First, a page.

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Hoffmann, R. A wiki for the life sciences where authorship matters. Nature Genetics (2008)

Ribonucleotide reductase gene expression during cyclic AMP-induced cell cycle arrest in T lymphocytes.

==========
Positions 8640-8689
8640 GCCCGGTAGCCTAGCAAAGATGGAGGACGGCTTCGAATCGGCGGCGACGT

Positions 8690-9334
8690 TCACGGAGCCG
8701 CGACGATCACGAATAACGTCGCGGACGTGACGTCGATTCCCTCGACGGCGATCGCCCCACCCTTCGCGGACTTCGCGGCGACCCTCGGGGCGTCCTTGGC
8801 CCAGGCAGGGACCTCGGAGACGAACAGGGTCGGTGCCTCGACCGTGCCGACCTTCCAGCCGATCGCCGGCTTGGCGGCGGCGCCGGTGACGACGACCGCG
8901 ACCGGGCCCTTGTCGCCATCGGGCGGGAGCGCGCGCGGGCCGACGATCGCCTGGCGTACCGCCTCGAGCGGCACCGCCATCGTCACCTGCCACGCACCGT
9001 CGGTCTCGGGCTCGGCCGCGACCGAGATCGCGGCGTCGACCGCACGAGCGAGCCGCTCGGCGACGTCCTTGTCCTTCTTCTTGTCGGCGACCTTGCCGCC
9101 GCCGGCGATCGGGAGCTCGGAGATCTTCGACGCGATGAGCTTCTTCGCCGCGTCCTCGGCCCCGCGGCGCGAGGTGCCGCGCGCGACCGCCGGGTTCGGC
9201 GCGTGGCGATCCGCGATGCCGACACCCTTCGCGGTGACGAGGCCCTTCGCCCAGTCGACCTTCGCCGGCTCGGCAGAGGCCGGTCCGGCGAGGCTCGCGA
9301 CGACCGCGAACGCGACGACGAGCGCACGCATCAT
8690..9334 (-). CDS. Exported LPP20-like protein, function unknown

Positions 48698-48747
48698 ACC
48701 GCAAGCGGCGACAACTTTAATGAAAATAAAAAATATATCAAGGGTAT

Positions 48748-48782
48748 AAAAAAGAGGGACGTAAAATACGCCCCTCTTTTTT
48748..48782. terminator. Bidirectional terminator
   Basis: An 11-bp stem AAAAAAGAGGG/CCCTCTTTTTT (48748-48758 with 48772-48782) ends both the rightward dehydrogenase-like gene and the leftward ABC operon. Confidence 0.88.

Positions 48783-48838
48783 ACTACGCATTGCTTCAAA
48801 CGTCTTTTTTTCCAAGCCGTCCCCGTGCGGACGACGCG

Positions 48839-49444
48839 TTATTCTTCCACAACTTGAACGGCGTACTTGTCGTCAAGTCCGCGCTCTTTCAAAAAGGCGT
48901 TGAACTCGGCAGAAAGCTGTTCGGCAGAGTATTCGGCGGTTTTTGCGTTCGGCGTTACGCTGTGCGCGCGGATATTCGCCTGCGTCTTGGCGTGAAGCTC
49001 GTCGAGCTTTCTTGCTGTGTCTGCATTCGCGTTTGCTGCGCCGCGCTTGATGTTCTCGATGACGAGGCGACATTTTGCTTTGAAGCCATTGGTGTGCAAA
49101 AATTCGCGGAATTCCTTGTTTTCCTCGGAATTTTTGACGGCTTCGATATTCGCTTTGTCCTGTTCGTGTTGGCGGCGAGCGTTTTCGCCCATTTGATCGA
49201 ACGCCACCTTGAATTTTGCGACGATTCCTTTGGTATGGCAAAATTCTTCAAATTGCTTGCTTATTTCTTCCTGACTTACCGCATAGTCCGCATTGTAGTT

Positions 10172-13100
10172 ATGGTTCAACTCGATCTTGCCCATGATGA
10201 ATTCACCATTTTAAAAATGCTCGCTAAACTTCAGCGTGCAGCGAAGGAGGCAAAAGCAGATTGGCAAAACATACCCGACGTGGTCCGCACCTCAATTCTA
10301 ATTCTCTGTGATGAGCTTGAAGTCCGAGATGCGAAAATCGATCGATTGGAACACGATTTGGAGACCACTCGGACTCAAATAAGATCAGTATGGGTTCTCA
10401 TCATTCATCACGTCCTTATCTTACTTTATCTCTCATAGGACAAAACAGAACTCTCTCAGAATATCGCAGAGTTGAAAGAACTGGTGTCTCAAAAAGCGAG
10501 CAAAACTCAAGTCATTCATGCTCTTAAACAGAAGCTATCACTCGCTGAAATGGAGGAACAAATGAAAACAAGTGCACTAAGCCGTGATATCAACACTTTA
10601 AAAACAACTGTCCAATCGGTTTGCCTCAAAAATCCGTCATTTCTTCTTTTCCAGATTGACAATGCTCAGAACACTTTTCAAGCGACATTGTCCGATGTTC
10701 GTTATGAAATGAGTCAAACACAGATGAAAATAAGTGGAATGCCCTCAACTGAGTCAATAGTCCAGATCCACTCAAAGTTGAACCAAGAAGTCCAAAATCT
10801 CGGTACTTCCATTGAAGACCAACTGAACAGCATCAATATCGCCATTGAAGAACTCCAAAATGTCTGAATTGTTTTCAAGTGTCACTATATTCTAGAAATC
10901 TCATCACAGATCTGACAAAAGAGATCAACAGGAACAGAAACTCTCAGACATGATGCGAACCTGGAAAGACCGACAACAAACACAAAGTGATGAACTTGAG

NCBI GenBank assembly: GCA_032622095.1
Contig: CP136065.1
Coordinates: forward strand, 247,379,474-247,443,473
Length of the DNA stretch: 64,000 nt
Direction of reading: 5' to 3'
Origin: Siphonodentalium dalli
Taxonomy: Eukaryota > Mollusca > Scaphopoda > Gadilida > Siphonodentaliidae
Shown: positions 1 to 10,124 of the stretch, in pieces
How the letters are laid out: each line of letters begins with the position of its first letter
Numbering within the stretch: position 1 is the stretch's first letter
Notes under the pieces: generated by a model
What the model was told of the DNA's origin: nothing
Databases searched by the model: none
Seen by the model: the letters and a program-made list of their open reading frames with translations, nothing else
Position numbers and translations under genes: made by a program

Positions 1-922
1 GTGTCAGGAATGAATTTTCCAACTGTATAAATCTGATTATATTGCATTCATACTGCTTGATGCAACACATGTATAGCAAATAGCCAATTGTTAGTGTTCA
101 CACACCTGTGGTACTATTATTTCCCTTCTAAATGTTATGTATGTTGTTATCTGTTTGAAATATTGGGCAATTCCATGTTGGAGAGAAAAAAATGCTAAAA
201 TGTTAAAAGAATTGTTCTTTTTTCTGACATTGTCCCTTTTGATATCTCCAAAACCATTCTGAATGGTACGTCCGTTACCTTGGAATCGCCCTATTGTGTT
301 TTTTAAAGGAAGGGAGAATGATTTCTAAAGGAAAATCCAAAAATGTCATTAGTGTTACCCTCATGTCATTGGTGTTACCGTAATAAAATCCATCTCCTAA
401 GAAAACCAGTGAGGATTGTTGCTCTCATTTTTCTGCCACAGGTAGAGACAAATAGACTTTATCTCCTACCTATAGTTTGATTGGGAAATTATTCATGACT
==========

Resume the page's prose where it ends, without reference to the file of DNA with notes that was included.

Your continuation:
In both 3T3 mouse fibroblasts and S49 mouse T lymphocytes the genes encoding both subunits of ribonucleotide reductase are expressed beginning in late G1 phase. In studies reported here, we compared the expression of the genes that code for the M1 and M2 subunits of ribonucleotide reductase in S49 cells, which are arrested in G1 phase by agents that increase cyclic AMP, with those from CEM human T lymphoma cells that are unaffected by exposure to dibutyryl cyclic AMP. Dibutyryl cyclic AMP treatment results in a prompt steady diminution of M2 mRNA concentration to levels at or below that of elutriated G1 cell-cycle-specific populations in S49 cells, in contrast to CEM cell M2 mRNA, which is unchanged. M1 mRNA concentration decreases more slowly than M2 mRNA in S49 cells and marginally, if at all, in CEM cells. The time course of diminution of the M2 message concentration by dibutyryl cyclic AMP in S49 cells is similar to that obtained when cells are treated with actinomycin D and to the combination of the two agents. This suggests that cyclic AMP and actinomycin D may act similarly on ribonucleotide reductase gene expression. Furthermore, cycloheximide pretreatment diminishes the effect of dibutyryl cyclic AMP, indicating that the effect might be mediated by a labile protein. Transcription runoff assays suggest a diminution of transcription rate for the M2 gene in S49 cells treated with dibutyryl cyclic AMP and a transient decline in the M1 transcription rate. These data suggest that dibutyryl cyclic AMP diminishes the transcription of ribonucleotide reductase genes in sensitive cells and that this and the short half-life of the M2 message are major factors in the disappearance of the M2 messenger RNA from dibutyryl cyclic AMP-treated cells although other mechanisms may also play a role. These events clearly precede any alteration in cell cycle distribution and thus they may contribute to G1 arrest.[1]


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